Wednesday, Sept. 1, 1999 | 11:16 a.m.
County Commissioner Erin Kenny offered little hope for a quick political fix Tuesday to local trade contractors facing financial trouble because they haven't been paid for building the Venetian hotel-casino.
But companies who've filed a whopping 366 liens against the Venetian and its general contractor were urged to remain united in their legal efforts and to file complaints with state agencies and the FBI.
More than 60 representatives from subcontractors who worked on and supplied materials to build the $1.5 billion hotel-casino met Tuesday with Kenny, one of the few political leaders in the state to show much concern about the plight of local companies owed money for Venetian work.
A few weeks ago, Rep. Shelley Berkley, D-Nev., promised a similar gathering of subcontractors she'd explore federal legislation "to prevent this type of thing from ever happening again" and would contact Nevada political figures for help in resolving the problem.
John Prendeville, an organizer of Tuesday's meeting, said Berkley told him Gov. Kenny Guinn had offered to send a representative to the session, but no one from the governor's office appeared. County Commissioners Bruce Woodbury and Yvonne Atkinson Gates declined to attend, as did District Attorney Stewart Bell.
Prendeville, a former executive with Venetian general contractor Lehrer McGovern Bovis Inc., read a letter from Bell saying that because Clark County could become "embroiled" in litigation involving the Venetian, it would be inappropriate to appear.
Venetian owner Sheldon Adelson has already sued the Las Vegas Convention and Visitors Authority seeking to halt an expansion of the Las Vegas Convention Center. Some county officials have said privately they believe he may also sue the county for alleged financial damages to the Venetian, claiming county building inspectors improperly delayed opening of the resort.
Kenny said she'd talk to Bell about the trade contractors' concerns, but added, "From Clark County's perspective, our role can't be to interfere with civil cases such as this."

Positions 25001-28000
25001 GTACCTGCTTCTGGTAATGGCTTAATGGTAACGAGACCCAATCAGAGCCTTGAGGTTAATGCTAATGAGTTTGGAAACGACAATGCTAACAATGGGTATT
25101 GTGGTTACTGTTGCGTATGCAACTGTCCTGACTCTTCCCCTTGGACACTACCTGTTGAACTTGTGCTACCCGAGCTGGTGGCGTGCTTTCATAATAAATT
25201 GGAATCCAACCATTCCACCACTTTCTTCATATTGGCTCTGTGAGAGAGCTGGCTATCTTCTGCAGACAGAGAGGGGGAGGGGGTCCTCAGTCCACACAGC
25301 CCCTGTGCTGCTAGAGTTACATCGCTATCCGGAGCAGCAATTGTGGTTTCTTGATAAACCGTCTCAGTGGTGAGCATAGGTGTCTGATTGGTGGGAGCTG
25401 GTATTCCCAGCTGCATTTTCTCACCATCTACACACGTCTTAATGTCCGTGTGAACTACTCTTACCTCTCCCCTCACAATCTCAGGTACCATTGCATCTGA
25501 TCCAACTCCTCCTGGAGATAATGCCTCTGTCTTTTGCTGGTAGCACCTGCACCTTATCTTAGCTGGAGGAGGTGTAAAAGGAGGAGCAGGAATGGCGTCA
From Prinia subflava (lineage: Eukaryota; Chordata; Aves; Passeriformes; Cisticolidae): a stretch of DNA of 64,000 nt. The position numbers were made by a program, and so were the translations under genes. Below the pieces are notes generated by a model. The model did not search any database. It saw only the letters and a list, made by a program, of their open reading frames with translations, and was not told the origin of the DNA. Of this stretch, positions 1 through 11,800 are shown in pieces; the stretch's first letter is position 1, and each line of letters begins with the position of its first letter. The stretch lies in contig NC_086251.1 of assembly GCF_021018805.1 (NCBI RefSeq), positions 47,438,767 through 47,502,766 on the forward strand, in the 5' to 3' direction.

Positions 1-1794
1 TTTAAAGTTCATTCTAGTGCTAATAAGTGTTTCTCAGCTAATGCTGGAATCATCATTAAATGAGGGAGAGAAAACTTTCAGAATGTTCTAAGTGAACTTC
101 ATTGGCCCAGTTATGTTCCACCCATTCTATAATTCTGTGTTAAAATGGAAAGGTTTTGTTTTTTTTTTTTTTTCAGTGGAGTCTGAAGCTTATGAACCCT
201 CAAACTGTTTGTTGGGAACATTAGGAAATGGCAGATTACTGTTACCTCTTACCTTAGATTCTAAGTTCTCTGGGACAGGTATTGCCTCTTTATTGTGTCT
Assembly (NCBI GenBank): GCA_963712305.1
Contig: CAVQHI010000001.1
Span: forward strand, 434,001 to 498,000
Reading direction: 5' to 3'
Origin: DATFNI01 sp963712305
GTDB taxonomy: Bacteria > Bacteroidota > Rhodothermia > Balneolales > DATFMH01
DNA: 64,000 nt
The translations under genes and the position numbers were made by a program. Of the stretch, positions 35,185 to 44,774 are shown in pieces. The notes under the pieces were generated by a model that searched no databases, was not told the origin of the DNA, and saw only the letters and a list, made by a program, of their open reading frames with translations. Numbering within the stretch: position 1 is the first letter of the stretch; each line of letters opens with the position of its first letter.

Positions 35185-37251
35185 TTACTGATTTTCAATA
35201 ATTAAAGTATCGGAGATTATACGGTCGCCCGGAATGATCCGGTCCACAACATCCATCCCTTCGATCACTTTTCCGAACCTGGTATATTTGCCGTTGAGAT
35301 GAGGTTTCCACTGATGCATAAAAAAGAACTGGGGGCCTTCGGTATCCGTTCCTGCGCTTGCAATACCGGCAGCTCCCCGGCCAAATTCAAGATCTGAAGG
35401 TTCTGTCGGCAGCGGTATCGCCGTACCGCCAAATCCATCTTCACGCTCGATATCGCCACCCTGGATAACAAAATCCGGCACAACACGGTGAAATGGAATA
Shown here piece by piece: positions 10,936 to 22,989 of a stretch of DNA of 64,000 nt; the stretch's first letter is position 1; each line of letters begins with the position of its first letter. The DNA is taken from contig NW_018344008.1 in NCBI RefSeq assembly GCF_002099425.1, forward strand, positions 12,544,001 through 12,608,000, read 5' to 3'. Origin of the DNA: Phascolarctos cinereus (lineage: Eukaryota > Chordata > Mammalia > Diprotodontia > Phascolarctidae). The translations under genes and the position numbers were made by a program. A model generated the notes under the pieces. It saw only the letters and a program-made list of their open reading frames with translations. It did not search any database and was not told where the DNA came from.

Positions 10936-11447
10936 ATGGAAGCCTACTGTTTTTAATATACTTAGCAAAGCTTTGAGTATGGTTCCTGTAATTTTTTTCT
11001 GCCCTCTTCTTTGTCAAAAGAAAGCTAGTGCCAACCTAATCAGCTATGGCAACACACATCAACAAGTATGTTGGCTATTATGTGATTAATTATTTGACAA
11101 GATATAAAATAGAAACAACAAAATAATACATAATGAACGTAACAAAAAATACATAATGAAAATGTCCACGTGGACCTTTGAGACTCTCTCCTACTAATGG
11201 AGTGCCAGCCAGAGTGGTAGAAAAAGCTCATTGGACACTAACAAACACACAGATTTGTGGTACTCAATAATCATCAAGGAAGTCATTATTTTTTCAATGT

She echoed Berkley's vow, saying, "I'm going to see if there are any legal remedies and determine if we can actively work with the district attorney and Legislature to prevent this from happening again."
But it's what's happening now and the lack of interest displayed by many public officials that has local trade contractors fuming.
"It's absolutely outrageous that only two politicians have had the guts to meet with us," Ron Allyn, a vice president of Allyn Masonry Inc., told Kenny. "Everybody seems to be backpedaling from this issue.
"The contractors in this room employ a hell of a lot more people than (Venetian owner) Sheldon Adelson and we pay our workers a lot more money, yet nobody seems to give a damn.
"Construction is the No. 2 industry in this state, yet public officials run for cover when it comes to accepting any responsibility. That's reprehensible," Allyn said.
Prendeville said the dollar amount of liens filed against the Venetian and Bovis now tops $300 million, an amount he called "unprecedented in U.S. construction history."
A month ago, he said, contractors had filed 149 liens claiming a total of $213.8 million was owed them by either Bovis or the Venetian. In the past 30 days, more than 200 additional liens have been filed. Bovis itself has filed $145 million of liens against the Venetian, as well as a lawsuit alleging fraud.
Lawyers Richard Peel and Leon Mead, who represent more than a dozen trade contractors, said foreclosure actions against the Venetian are speeding up in District Court.
"A hearing is set for next Tuesday to consolidate all pending lawsuits against Bovis and the Venetian under District Judge Mark Gibbons," Mead told the contractors. "It's imperative if you haven't filed liens yet to do so immediately."
He said that while a trial could begin within six months, "the gravity of the case and the number and amount of liens will make this a complicated matter" that could drag out the process.
"It's important you stay united in this effort," Peel said. "They're going to try to pick you apart.
"They're looking to pay you 60 cents on the dollar. We believe you can get more money as a group than if you act alone."
Bovis has "bonded around" some of the liens, an action that forestalls immediate foreclosure by transforming the claims into a court case. The action can be expensive; state law requires a company doing that to post a bond of 1.5 times the amount claimed in the liens, and bonding companies charge anywhere from 1 percent to 30 percent of the bond's face amount.
But it removes an immediate threat facing the Venetian -- that lienholders can force a sale of the resort to satisfy their claims. Mechanics liens are superior in rank to the secured claims of mortgage holders and bank lenders.
Venetian officials have said they don't owe any money, asserting the resort's "guaranteed-maximum-price" contract with Bovis absolves them of any responsibility to pay the contractors. Bovis has said it complied with the GMP contract and any cost overruns were a result of Adelson-approved changes in the scope of the project.
Prendeville, who is suing Bovis for wrongful termination, urged the trade contractors to file complaints with the FBI.
"We're talking about a bunch of gangsters who came to this town without enough money to finish the job," he said. "I have prima facie evidence of fraud, and I've presented it to the FBI in two sessions with them."
Rick Bertuzzi and Ron Ramsey, investigators with the Nevada State Contractors Board, also urged complaints be filed with that agency, which can revoke Bovis' license if it finds improprieties.